Microsoft introduced database snapshot in Sql Server 2005. It is used to keep a point-in-time snapshot of the database state at the time the snapshot was taken. It is also good for reporting purposes when database mirroring is implemented, because while a mirroring partner database is not accessible, one can produce a snapshot of that mirror. And the snapshot can be queried. For example, for a time insensitive report, one can point to the snapshot created from the mirror, thus decrease the load on the principal.
Another potential useful case is during change control. For mission-critical applications, new changes to databases are done during off-peak hours, maintenance window, and/or weekends. It is also important to be able to back out those changes when necessary.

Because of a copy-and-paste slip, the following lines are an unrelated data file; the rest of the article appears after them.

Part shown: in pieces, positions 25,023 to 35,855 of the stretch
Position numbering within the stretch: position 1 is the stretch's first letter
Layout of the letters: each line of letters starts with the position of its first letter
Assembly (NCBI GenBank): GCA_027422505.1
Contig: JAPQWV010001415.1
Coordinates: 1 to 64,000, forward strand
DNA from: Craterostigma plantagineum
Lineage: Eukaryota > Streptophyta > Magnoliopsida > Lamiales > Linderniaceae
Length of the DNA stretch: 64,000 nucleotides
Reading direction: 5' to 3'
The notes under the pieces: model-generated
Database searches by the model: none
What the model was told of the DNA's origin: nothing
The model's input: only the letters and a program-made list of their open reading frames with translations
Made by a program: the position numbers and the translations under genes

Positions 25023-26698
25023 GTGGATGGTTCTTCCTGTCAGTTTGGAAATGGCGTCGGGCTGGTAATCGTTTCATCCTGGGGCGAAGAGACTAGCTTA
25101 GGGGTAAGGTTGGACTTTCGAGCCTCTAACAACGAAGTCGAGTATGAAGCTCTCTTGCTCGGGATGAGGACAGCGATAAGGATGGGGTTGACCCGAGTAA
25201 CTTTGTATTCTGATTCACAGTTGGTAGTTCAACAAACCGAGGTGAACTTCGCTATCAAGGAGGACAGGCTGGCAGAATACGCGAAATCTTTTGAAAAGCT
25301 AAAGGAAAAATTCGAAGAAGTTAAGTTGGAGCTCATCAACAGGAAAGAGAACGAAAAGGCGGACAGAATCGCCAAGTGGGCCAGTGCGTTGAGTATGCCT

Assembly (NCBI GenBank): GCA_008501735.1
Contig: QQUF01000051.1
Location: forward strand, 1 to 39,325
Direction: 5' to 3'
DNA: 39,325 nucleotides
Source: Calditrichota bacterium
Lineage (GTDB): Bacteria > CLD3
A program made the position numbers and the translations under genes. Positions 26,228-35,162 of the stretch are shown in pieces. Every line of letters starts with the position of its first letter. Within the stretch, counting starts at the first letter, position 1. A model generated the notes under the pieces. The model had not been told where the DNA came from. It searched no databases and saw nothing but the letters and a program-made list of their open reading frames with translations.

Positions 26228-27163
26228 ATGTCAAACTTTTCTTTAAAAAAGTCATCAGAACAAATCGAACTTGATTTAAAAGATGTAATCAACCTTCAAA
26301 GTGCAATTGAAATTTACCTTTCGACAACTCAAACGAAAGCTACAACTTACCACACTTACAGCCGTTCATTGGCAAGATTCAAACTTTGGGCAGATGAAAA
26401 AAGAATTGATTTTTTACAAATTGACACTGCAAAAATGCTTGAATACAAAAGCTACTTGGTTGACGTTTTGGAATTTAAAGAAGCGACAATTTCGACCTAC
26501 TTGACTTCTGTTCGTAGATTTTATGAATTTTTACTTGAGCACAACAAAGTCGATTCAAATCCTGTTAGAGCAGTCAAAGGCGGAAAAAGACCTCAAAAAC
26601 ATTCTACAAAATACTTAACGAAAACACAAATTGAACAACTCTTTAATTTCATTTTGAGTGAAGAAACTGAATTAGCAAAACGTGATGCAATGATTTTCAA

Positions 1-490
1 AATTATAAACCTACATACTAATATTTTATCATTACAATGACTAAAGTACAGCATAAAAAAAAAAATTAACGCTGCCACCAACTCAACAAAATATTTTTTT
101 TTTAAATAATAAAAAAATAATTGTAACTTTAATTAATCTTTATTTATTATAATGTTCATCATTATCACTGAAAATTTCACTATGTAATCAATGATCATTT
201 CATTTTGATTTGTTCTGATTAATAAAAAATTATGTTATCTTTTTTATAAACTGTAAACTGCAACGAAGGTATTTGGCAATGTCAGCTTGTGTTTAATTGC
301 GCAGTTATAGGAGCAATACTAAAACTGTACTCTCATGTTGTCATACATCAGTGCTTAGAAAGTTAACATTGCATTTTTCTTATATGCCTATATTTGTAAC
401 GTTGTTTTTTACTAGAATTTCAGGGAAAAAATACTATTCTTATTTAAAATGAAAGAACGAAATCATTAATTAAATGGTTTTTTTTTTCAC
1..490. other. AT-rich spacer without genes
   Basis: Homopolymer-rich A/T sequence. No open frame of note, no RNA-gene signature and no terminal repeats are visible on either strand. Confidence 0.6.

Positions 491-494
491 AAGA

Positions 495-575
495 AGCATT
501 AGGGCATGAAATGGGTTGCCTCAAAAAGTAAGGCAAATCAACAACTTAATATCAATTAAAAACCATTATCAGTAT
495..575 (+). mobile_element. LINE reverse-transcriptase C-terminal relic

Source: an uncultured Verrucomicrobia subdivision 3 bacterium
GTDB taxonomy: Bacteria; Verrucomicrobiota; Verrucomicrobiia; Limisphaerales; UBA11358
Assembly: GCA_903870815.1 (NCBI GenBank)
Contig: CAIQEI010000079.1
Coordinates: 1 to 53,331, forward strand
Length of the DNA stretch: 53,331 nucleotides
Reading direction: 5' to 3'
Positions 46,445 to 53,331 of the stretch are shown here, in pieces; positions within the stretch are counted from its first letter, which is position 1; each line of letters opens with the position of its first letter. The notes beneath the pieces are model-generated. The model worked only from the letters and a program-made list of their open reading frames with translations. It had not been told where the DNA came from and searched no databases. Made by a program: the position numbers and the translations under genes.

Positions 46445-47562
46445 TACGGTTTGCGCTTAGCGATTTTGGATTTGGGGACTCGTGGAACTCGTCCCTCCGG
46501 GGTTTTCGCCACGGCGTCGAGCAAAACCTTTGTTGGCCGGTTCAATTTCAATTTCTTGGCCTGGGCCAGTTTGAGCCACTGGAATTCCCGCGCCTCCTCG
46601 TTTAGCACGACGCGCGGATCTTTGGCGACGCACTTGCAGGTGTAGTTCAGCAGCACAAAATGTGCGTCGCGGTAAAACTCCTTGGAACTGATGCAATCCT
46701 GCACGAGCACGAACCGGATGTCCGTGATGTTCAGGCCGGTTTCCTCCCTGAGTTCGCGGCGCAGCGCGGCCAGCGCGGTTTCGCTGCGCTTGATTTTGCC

I think database snapshot can be great for the case listed above. Right before the change, a snapshot can be taken, like so:
CREATE DATABASE MyDbSnap ON
(NAME = MyDb, FILENAME = ‘c:\MyDb.ss’)
AS SNAPSHOT OF MyDb
And if we do need to back out, we can run the script below:
RESTORE DATABASE MyDb FROM DATABASE_SNAPSHOT = ‘MyDb’
Obviously database snapshot is not a replacement for regular database backups, but it can be useful in cases like these.